The Low Incomes Tax Reform Group (LITRG) is advising people that if they miss the 2016/17 paper tax return deadline of 31 October 2017 they can avoid late filing penalties by submitting their return online by 31 January 2018.
However, LITRG is warning people not to leave doing it until the last minute. Extra time should be allowed – at least 10 working days before 31 January 2018 – to complete and send their tax return to HMRC if they are using self-assessment online for the first time. This is because they will need to enrol into and ‘activate’ HMRC’s online self-assessment service first using a code they will be sent in the post. More time may be needed if the person does not have a Unique Taxpayer Reference (UTR) number already.
LITRG Deputy Chair Chris Jones said:
“If you are used to doing things on paper, then we know it can be daunting to switch to doing things online. HMRC’s online self-assessment service is quite user friendly and if using it will help you avoid a late filing penalty for missing the paper filing deadline, then this is all the more reason to give it a go.
“We recognise that some people may be put off doing this by the different ways of getting into HMRC’s online self-assessment service, such as via GOV.UK Verify or the Government Gateway. We urge taxpayers who miss the paper filing deadline to use our digital services guide to help them. This explains everything to do with HMRC’s digital services and takes people, step by step, through the process of setting up an online self-assessment account with HMRC.1
‘’If you need some assistance to deal with your tax return online – perhaps because you lack IT skills or because you do not have internet access – you can ask for help by phoning HMRC. They can help you find access to a computer and the internet, input information on your behalf or help you to do this yourself, or arrange a face to face visit if your circumstances require one.”
People who want to submit a paper tax return to HMRC for 2016/17 should do so by 31 October 2017. If a paper tax return is submitted after this date in paper form rather online, then a £100 penalty will automatically be charged, with penalties potentially rising up to £1,600 depending on the length of the delay. This penalty can be avoided by following LITRG’s advice and submitting an online return instead of a paper return by 31 January 2018.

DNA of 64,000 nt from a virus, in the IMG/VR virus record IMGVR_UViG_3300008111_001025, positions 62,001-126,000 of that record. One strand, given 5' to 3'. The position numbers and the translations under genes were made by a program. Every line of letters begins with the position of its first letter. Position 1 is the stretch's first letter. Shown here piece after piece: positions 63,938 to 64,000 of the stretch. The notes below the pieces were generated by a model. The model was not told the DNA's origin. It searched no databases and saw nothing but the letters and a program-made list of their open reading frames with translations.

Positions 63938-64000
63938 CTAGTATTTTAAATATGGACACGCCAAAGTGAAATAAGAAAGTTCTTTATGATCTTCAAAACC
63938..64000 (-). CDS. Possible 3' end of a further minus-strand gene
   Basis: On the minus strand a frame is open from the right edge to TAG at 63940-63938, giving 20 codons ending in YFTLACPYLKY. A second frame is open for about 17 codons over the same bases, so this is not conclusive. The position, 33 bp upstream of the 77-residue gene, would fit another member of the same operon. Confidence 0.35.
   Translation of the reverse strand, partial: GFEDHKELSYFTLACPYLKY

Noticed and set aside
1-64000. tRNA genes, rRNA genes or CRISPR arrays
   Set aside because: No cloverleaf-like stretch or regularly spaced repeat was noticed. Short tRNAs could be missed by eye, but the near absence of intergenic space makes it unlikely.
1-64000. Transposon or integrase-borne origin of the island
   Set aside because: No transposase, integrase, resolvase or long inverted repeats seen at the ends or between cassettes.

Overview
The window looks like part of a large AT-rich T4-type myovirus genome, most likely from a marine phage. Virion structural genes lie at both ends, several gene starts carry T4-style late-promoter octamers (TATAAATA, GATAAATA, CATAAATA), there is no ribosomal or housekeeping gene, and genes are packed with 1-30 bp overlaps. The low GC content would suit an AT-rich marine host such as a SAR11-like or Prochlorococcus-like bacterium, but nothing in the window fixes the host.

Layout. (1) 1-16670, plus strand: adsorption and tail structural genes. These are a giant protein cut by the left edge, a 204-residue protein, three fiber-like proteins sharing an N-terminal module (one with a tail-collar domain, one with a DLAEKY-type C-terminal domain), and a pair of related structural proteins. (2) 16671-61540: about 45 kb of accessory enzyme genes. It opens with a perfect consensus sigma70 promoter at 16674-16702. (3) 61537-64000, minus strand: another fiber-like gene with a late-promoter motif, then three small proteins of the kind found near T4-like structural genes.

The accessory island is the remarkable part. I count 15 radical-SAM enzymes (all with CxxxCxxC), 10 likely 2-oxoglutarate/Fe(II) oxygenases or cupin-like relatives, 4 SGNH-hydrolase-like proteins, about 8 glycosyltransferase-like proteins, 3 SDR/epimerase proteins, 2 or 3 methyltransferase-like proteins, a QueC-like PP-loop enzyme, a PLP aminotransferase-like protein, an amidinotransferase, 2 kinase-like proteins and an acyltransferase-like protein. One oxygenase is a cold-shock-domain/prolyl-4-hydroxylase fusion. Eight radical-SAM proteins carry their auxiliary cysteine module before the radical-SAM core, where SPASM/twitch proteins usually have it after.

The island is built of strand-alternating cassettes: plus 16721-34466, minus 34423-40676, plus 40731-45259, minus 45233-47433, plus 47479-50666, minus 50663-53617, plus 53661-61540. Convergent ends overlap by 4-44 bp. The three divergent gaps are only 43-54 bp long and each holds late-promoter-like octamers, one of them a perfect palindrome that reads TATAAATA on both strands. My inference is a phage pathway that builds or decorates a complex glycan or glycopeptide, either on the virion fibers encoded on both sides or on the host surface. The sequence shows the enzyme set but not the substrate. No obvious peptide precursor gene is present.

There is further good news for people who failed to tell HMRC that they needed to complete a tax return for the first time for the 2016/17 tax year – the deadline to do this was 5 October 2017. Where the 5 October deadline is missed, a person should still register as soon as possible. Provided they get a tax return to HMRC and pay anything they owe by 31 January 2018 there will no penalty for ‘failing to notify’.
Chris Jones added:
‘‘There are different ways of telling HMRC you need to complete a tax return depending on whether you are self-employed or not. But in all cases, HMRC will need time to process your information and issue you with a Unique Taxpayer Reference (UTR). Once you have got this, you may need to set up an online self-assessment account as a separate step, which can take at least 10 working days in itself. So realistically, if 2016/17 is your first year of self-assessment but you have not asked HMRC for a UTR, you may be looking at needing at least 20 days to get everything in place to meet the 31 January 2018 deadline.’’
Notes for editors
1. LITRG’s digital guide can be found here
2. GOV.UK information on registering for and filing a tax return can be found here
3. Low Incomes Tax Reform Group
The LITRG is an initiative of the Chartered Institute of Taxation (CIOT) to give a voice to the unrepresented. Since 1998 LITRG has been working to improve the policy and processes of the tax, tax credits and associated welfare systems for the benefit of those on low incomes.
The CIOT is the leading professional body in the United Kingdom concerned solely with taxation. The CIOT is an educational charity, promoting education and study of the administration and practice of taxation. One of our key aims is to work for a better, more efficient, tax system for all affected by it – taxpayers, their advisers and the authorities. The CIOT’s work covers all aspects of taxation, including direct and indirect taxes and duties. The CIOT’s 18,000 members have the practising title of ‘Chartered Tax Adviser’ and the designatory letters ‘CTA’, to represent the leading tax qualification.
Contact: Hamant Verma, External Relations Officer, 0207 340 2702 HVerma@ciot.org.uk (Out of hours contact: George Crozier, 07740 477 374)More Articles by Chartered Institute of Taxation (CIOT) ...